Rudi Hoenson fell in love with a good cup of coffee as an 18 year old living in Java, Indonesia.
The year was 1941, and he was fascinated by the daily ritual of roasting and grinding the beans before pouring hot water from two feet above the mug.
“It makes the grinds swirl around,” says Hoenson, now 91. “I still make mine the same way to this day.”
Hoenson’s life story goes far beyond a good cup of coffee, but getting him to tell the tales takes some doing. He prefers to focus on his philanthropic work at the Lodge at Broadmead senior care home, where he’s donated over $600,000 including a $100,000 (and counting) matching donation to help Broadmead install overhead lifts. The $1.3 million project will benefit 115 Second World War and Korea War veterans and another 110 seniors who live at the lodge.
“What am I going to use the money for,” says Hoenson, a WWII vet and former prisoner of war at a Japanese encampment. “I can identify with the people (at Broadmead). A lot are veterans and they also went through the terrible times.”
The facility is the primary provider of residential care and day programs for veterans on Vancouver Island.
A native of Holland, Hoenson moved to Indonesia (then a Dutch colony) with his dad, who was stationed there.
When the Japanese bombed Pearl Harbour on Dec. 7, 1941, Hoenson immediately enlisted with the Dutch forces.
He fought the Japanese in the Indonesian jungle before he and about 500 Dutch soldiers were caught and imprisoned. He remained a prisoner of war for three and a half years, until U.S. soldiers showed up a month after the war’s end in 1945.
“I went in at 130 pounds and when I came out, I was 80 pounds. I could have survived maybe a few more years, but some guys, they either refused to eat, which was suicide because they’d beat you to death, or they got sick and died,” he said.
The prisoners’ diet was mostly rice, sometimes with a bit of squash, and if they were really lucky, some vegetables.
“Twice, maybe, there was a bit of excess whale blubber with the rice, which we gobbled up because we needed it so badly.”
Hoenson can still recall his first proper meal upon release from prison, when he was aboard the aircraft carrier USS Chenango.
“It was so rich (for us), most of us threw up,” said Hoenson, who still includes rice in his daily diet. “We couldn’t eat that way anymore.”
Hoenson slowly returned to the Western way of life. At 28 years old, he chose Calgary as his first North American home because of its proximity to the Rockies, which were glorified in the 1936 movie Rose Marie.
“I saw the Mountie canoeing in front of mountainous backdrops,” he said.
As it happened, Hoenson made his money in the Alberta oil boom while also spending plenty of time hiking in the wilderness of Banff. He moved to Saanich in 1979 with wife Sylvia. The couple was generous long before Sylvia died in 2008 after 52 years of marriage.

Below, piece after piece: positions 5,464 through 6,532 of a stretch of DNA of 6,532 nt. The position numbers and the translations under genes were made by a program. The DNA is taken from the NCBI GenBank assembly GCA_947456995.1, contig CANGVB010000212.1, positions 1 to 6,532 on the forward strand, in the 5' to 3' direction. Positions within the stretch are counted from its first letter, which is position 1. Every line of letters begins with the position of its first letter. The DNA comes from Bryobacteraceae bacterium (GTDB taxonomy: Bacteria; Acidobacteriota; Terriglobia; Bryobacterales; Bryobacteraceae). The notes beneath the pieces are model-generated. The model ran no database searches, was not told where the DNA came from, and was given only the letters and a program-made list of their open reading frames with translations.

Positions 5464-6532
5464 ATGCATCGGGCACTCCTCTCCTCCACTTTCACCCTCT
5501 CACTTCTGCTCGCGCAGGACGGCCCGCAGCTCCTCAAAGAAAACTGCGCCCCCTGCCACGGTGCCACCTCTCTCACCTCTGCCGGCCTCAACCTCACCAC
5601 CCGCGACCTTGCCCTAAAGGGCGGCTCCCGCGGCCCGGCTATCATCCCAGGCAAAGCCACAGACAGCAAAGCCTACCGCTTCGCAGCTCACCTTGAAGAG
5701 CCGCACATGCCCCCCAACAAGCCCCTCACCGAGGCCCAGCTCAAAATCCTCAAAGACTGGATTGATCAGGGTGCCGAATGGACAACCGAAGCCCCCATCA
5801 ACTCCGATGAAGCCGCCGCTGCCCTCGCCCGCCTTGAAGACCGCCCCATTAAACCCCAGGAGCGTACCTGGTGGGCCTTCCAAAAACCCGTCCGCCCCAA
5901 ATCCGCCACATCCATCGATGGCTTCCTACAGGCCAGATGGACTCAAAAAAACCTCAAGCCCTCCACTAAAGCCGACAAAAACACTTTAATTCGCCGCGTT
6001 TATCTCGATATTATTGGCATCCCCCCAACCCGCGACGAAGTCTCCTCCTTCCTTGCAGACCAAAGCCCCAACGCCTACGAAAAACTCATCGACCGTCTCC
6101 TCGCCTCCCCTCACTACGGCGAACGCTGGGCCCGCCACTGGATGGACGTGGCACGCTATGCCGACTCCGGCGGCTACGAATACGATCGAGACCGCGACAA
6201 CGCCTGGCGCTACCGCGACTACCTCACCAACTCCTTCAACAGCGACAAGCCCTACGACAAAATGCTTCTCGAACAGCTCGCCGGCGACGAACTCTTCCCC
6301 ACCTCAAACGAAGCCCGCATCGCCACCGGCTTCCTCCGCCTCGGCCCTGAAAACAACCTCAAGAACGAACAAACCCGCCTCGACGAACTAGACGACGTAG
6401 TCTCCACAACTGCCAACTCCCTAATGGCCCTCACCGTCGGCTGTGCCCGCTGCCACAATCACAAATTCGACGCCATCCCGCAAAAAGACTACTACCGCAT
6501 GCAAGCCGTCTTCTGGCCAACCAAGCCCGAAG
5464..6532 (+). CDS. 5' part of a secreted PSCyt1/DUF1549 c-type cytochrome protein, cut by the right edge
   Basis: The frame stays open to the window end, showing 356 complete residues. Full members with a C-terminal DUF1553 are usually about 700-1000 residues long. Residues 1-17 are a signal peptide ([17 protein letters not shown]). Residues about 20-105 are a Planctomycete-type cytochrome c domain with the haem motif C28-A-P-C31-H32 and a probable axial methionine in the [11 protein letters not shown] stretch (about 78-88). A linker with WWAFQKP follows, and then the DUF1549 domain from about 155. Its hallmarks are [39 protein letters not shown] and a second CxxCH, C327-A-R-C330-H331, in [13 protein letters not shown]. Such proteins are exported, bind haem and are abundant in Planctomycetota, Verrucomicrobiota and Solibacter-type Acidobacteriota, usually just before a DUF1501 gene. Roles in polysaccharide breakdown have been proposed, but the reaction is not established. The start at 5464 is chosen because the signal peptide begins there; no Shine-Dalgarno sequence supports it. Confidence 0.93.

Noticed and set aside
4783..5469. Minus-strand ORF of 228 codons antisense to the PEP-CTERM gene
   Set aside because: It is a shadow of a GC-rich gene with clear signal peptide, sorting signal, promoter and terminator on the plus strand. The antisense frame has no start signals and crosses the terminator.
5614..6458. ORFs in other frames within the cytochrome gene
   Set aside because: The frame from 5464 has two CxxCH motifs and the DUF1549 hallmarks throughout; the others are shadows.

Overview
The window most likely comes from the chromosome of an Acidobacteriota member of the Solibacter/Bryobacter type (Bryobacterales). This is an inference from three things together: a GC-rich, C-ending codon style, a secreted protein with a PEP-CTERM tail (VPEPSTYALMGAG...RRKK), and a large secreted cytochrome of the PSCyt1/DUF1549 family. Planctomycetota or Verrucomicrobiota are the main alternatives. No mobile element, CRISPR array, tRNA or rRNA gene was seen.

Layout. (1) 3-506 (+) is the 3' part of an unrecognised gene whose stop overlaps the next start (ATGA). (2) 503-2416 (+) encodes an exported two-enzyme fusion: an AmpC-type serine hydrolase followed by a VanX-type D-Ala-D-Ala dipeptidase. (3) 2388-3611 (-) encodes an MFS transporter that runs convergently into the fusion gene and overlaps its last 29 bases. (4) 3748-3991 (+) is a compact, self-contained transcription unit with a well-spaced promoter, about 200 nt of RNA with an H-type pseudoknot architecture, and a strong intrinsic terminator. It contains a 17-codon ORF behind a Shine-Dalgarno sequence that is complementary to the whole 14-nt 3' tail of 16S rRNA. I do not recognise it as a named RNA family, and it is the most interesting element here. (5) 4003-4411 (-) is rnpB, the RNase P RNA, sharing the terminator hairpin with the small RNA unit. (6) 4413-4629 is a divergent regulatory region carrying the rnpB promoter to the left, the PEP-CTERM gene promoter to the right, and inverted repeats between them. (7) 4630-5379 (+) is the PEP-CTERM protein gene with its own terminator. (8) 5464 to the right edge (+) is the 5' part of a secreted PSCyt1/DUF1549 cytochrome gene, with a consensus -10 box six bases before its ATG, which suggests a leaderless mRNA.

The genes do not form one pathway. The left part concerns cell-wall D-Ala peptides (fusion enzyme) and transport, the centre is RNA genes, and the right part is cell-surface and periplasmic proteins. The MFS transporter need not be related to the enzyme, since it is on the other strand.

Hoenson’s contribution to other Broadmead Care fundraising campaigns include upgrades to its residential care equipment, including the installation of accessible bathtubs a few years ago.
“I strongly believe that we should be more supportive of the veterans – not just in Victoria, but all over Canada,” Hoenson said. “The veterans are old people now that fought more than 70 years ago, and we should help these people who did so much for us – we are so lucky to live in this wonderful country.”
Broadmead’s acting director of development, Jennifer Jascheko, was the first to suggest the idea of challenging the community to match Hoenson’s donation up to $20,000.
“His original offer was met in two days,” Jascheko said. “And it was his idea to increase his match to $30,000, which was matched in a week.”
The donation target grew until Hoenson topped out at $100,000 which was matched by February.
There are now two remaining challenges: a group of high-ranking army retirees has committed to match the per-room cost of $5,300 to cover the lift, motor, track, slings, installation and training.
Hoenson will also match funds raised at a golf tournament on May 1 at Uplands Golf Club. A lot of Broadmead’s support comes from military groups such as local Legions, naval officers and Ladies’ Auxiliaries, Jascheko said.
“The Lodge at Broadmead is 20 years old and was built before overhead lifts were available. But lifts are now the industry standard for care,” said Broadmead CEO David Cheperdak.
“Our staff has its own motto they came up with – Every Moment Matters – because the average stay here is 18 months and we want to do everything we can for the residents.”
Cheperdak said Hoenson’s donations are a game-changer because of limited funding available from Island Health and partner agencies for capital improvements and equipment.
“We need to keep up with the standard of care offered at modern care homes,” he said.
For more information, call 250-658-3274 or visit broadmeadcare.com.